7 Reasons California Should Get Tougher on Methane from Dairies
California lawmakers should rethink the role of dairy digesters in the state’s dairy and livestock mitigation strategy.
Even though California aims to decrease the emissions of methane, dairy operations are rewarded for creating, and capturing, more and more of the planet-warming super pollutant in the form of manure-derived biogas. Today, California lawmakers declined to correct that perverse incentive, but they still have opportunities to rethink the state’s embrace of digesters as its primary mitigation tactic.
This morning, the Emmett Institute released a policy report analyzing several commonly raised issues regarding California’s dairy digester policy. The report comes as the California legislature declined to move on SB 709, a bill introduced last year to reform the role of dairy biogas in the Low Carbon Fuel Standard, or LCFS. It also comes in the wake of the January 2024 date after which the California Air Resources Board (CARB) is authorized to regulate methane from dairy operations pursuant to SB 1383 (more on that here).
The report analyzes five issues as they relate to California’s dairy digester policy: the emissions from and prevalence of different manure management practices, CARB’s life cycle analysis for transportation fuels from dairy biogas, dairy industry consolidation, the risk of emissions leakage in response to regulation of dairy methane, and California’s climate targets.
7 of the report’s key takeaways include:
- California has more mega-dairies than any other state and, according to CARB, “higher per-milking cow methane emissions than most of the rest of the United States, due to the widespread use of flush water lagoon systems for collecting and storing manure.”
- Incentivizing dairy digesters is a mitigation approach designed to keep this industrial model the same, rather than shift towards a more sustainable dairying model—even though alternatives are more common in other states.
- The embrace of industrialized dairies in California has resulted in ongoing pollution burdens to environmental justice communities, particularly in the Central Valley. Investing further in this industrialized model of dairying perpetuates these burdens.
- The LCFS rewards captured (or “avoided”) methane. This means that the more emissions dairy operations generate, the more they can capture, the more reductions they can tout publicly, and the more revenue they obtain through LCFS credits.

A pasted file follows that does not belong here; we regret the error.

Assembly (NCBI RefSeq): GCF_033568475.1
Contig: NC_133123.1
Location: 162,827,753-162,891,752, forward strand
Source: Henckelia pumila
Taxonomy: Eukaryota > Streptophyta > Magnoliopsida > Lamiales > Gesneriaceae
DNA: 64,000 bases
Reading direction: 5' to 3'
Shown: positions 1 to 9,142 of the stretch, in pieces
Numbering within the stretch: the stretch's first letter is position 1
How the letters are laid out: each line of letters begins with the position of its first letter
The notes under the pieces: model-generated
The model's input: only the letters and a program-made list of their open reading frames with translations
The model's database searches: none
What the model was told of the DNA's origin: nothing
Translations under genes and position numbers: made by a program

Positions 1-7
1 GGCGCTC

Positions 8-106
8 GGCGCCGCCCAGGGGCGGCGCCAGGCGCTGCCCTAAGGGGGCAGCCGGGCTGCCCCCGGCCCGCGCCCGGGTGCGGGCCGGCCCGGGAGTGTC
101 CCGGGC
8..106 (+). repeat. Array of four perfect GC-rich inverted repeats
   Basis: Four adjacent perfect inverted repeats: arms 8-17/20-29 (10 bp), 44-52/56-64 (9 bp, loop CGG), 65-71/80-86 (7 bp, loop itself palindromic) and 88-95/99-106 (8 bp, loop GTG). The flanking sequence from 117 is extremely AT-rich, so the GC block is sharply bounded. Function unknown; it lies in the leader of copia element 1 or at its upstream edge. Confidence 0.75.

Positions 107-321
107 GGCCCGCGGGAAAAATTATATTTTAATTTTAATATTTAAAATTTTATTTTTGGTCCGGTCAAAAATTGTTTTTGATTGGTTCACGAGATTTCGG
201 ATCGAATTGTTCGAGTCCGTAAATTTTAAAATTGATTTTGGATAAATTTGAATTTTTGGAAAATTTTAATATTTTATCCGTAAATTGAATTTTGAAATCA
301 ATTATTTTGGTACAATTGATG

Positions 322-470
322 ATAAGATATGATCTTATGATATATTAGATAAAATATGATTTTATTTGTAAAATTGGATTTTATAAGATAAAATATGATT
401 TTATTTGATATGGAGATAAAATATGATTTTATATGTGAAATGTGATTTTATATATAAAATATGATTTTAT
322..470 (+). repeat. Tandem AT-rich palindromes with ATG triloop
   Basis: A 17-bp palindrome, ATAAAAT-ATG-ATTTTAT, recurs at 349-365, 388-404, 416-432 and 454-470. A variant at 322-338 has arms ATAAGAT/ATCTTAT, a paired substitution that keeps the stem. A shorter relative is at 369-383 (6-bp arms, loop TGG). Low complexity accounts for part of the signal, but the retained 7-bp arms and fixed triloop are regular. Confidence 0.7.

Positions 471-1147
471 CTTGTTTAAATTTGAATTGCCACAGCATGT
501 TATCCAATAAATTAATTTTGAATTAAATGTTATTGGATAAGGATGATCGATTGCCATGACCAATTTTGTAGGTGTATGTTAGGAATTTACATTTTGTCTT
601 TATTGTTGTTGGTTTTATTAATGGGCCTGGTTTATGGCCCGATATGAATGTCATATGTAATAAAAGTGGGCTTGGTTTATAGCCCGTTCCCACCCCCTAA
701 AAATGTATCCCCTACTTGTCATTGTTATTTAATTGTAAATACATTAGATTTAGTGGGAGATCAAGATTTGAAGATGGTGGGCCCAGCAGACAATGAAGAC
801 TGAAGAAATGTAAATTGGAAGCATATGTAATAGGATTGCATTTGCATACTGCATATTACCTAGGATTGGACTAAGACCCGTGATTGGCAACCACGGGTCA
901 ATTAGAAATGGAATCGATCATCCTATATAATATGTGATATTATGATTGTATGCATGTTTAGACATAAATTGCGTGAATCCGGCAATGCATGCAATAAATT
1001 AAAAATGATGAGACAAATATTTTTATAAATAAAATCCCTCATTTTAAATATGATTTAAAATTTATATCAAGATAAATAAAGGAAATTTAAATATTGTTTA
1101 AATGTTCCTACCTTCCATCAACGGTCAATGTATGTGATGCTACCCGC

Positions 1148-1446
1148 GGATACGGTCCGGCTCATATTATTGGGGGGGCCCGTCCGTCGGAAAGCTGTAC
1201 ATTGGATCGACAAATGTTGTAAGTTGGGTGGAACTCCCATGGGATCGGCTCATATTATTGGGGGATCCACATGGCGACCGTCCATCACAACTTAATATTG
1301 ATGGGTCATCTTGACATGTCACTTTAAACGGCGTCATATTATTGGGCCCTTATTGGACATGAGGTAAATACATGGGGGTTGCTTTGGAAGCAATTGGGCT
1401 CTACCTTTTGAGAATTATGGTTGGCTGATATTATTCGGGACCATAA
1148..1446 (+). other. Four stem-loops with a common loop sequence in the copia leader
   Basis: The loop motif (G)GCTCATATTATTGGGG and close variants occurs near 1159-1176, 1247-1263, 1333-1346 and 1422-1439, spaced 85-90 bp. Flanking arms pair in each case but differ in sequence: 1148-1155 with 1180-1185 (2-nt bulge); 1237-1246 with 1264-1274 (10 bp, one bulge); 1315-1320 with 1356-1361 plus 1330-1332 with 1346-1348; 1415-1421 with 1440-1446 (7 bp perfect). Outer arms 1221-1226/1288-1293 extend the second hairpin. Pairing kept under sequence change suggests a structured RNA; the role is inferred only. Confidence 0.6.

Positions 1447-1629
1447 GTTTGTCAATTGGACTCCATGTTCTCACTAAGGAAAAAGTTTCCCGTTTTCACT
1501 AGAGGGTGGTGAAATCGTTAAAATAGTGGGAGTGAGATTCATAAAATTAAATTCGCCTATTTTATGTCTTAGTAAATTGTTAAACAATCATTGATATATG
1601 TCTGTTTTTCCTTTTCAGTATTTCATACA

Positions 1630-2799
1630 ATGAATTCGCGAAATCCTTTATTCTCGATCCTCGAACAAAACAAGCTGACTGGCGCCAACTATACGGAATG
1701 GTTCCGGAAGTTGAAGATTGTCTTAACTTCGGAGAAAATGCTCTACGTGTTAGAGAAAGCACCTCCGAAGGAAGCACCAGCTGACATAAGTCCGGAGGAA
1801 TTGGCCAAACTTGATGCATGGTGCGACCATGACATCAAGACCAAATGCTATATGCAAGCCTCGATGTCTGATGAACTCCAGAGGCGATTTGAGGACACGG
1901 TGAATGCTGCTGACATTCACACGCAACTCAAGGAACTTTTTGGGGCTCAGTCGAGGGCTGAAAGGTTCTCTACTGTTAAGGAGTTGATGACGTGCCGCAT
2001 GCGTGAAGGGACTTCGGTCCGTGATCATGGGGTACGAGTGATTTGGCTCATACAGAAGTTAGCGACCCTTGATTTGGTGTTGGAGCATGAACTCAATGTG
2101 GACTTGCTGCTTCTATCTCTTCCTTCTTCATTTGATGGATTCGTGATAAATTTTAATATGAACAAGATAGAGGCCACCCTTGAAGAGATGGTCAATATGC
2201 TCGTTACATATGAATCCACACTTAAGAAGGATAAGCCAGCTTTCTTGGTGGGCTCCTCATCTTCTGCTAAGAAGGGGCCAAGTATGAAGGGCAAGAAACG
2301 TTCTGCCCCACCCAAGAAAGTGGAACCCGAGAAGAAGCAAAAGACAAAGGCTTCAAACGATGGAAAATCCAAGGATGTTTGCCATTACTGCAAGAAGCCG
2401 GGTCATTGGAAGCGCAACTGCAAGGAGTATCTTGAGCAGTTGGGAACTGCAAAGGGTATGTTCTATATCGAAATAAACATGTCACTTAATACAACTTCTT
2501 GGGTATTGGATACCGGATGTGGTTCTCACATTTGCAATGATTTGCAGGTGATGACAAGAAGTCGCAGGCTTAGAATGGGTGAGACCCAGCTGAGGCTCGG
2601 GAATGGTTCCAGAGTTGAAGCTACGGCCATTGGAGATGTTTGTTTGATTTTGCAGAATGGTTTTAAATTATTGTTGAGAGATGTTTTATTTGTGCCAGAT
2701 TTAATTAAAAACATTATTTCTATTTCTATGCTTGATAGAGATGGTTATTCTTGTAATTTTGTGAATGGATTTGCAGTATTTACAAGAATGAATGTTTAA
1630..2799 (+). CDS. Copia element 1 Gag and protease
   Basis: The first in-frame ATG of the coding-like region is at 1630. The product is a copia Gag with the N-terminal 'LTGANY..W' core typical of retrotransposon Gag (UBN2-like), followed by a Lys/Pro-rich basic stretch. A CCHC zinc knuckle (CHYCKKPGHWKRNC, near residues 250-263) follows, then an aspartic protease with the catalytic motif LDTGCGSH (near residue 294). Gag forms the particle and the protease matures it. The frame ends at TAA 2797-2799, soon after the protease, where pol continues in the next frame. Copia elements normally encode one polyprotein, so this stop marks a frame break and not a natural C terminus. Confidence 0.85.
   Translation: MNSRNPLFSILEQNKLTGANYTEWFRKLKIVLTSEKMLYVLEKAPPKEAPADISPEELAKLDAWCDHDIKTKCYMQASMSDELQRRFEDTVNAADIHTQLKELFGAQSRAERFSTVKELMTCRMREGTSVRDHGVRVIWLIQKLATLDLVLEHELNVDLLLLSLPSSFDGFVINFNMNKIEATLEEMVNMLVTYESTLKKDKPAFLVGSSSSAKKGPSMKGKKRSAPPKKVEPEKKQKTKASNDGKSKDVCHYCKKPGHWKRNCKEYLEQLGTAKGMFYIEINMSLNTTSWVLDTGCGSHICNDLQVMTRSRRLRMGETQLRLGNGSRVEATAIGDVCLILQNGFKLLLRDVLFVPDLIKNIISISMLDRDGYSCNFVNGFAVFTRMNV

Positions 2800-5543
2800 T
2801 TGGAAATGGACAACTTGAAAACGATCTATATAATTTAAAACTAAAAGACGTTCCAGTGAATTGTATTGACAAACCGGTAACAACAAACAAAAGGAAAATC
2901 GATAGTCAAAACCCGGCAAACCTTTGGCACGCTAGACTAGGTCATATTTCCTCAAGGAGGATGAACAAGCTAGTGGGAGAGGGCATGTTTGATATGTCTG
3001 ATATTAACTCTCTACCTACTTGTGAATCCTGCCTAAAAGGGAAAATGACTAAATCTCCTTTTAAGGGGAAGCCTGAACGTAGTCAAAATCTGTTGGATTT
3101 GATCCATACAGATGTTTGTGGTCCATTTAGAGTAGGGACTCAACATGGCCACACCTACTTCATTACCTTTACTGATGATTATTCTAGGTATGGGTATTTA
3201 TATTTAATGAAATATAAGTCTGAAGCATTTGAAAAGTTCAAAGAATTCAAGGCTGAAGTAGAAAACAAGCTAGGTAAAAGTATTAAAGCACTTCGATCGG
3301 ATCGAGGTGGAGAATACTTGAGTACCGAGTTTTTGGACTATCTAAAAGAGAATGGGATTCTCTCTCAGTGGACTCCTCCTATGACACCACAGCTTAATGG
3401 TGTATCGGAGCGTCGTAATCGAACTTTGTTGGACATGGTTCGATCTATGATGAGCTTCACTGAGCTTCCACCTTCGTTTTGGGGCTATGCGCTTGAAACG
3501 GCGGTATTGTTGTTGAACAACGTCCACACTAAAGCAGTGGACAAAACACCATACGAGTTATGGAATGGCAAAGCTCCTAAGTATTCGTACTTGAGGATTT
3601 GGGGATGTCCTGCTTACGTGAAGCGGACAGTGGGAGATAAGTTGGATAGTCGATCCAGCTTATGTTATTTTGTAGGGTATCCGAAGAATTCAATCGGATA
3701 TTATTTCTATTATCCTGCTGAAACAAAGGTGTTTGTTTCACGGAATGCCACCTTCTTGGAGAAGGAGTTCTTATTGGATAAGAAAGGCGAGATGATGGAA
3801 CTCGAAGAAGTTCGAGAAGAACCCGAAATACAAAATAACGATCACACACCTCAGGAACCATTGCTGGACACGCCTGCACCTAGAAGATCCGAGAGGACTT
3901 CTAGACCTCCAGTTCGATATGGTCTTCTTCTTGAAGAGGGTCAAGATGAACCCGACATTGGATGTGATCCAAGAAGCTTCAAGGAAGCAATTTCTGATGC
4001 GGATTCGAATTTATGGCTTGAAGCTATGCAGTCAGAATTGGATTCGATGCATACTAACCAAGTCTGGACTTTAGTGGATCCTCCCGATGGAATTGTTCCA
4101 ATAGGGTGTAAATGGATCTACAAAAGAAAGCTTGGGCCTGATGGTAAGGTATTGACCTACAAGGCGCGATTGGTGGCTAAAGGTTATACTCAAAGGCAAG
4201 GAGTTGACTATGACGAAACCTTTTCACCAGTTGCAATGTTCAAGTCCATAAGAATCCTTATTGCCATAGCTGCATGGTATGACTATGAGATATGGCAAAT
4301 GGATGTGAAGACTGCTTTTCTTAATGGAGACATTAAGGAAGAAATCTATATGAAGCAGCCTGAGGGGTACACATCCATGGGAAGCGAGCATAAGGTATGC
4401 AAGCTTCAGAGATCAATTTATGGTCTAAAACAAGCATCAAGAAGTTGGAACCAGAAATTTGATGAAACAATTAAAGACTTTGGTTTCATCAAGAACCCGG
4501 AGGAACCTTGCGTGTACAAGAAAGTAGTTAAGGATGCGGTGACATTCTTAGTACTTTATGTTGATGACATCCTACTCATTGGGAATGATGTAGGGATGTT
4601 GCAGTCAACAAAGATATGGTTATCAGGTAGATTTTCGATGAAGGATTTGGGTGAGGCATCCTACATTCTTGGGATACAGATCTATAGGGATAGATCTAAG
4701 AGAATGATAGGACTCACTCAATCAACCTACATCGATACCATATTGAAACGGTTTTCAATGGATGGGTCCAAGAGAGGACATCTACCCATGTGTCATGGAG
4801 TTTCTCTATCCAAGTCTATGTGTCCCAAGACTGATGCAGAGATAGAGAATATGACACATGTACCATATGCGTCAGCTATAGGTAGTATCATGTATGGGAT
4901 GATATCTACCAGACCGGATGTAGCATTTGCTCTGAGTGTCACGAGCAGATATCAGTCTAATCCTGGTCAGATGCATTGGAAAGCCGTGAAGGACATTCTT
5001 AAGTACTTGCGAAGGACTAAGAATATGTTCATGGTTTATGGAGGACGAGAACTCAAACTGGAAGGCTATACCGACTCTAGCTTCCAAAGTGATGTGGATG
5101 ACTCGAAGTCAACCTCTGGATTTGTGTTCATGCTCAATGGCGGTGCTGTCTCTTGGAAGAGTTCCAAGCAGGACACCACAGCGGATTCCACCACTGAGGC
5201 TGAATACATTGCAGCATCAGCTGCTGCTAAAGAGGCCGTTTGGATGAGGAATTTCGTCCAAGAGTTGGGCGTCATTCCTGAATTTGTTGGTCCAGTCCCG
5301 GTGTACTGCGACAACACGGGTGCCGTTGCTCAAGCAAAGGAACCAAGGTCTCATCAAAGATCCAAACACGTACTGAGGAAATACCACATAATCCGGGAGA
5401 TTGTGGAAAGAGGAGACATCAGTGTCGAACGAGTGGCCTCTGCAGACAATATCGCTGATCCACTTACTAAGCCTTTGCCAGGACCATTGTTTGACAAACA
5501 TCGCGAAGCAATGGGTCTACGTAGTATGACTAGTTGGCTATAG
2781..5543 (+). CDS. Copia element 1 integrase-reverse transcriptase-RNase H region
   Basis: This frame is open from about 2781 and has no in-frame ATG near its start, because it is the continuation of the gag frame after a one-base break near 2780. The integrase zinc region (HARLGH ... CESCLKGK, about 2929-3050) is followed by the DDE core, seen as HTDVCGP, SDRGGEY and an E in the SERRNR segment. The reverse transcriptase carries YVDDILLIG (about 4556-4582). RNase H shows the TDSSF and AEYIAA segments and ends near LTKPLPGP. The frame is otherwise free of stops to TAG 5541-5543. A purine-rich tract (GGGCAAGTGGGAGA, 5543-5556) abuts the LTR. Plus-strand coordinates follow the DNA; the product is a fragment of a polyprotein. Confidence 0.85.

- CARB does not monitor emissions from biogas systems on an ongoing basis, despite substantial concern about fugitive emissions from environmental scientists.
- Data that can help parse whether LCFS credits have accelerated the preexisting trend towards dairy consolidation will be available soon, with the release of the 2022 Agriculture Census in February.
- Concerns about emissions leakage in response to potential regulation of dairy methane are likely overblown, and a range of policy measures exist to mitigate the likelihood of leakage.
- Even with lucrative LCFS credits for dairies, California is not on track to meet methane targets for dairy and livestock. At the same time, California’s embrace of dairy digesters as the primary method of emissions reductions impedes more holistic changes to dairy operations.
An additional important question that should be analyzed in the future is how a mitigation policy that favors dairy digesters impacts the natural gas industry and natural gas infrastructure. When manure-derived biogas is used as renewable natural gas (instead of burned onsite for electricity generation, for example) it is transported through pipelines. Not only does this require new infrastructure, investing climate mitigation resources into natural gas, but it increases the amount of natural gas flowing through common carrier pipelines. At the same time, a recent report from the Environmental Defense Fund found that “natural gas pipelines nationwide are leaking as much as 2.6 million tons of methane each year.” Ensuring that there are not substantial losses of methane captured by dairy digesters and that policies favoring digesters aren’t unintentionally entrenching the natural gas industry deserve thorough analysis.
California policymakers have a crucial role to play leading the nation in decarbonizing agriculture and in shaping the policy landscape needed to support a sustainable and just dairy industry. Dairy operators are doing their best to survive in the existing policy landscape—we urgently need to transform that landscape so more sustainable farms can compete and thrive, and to lessen the serious environmental justice burdens imposed on neighboring communities.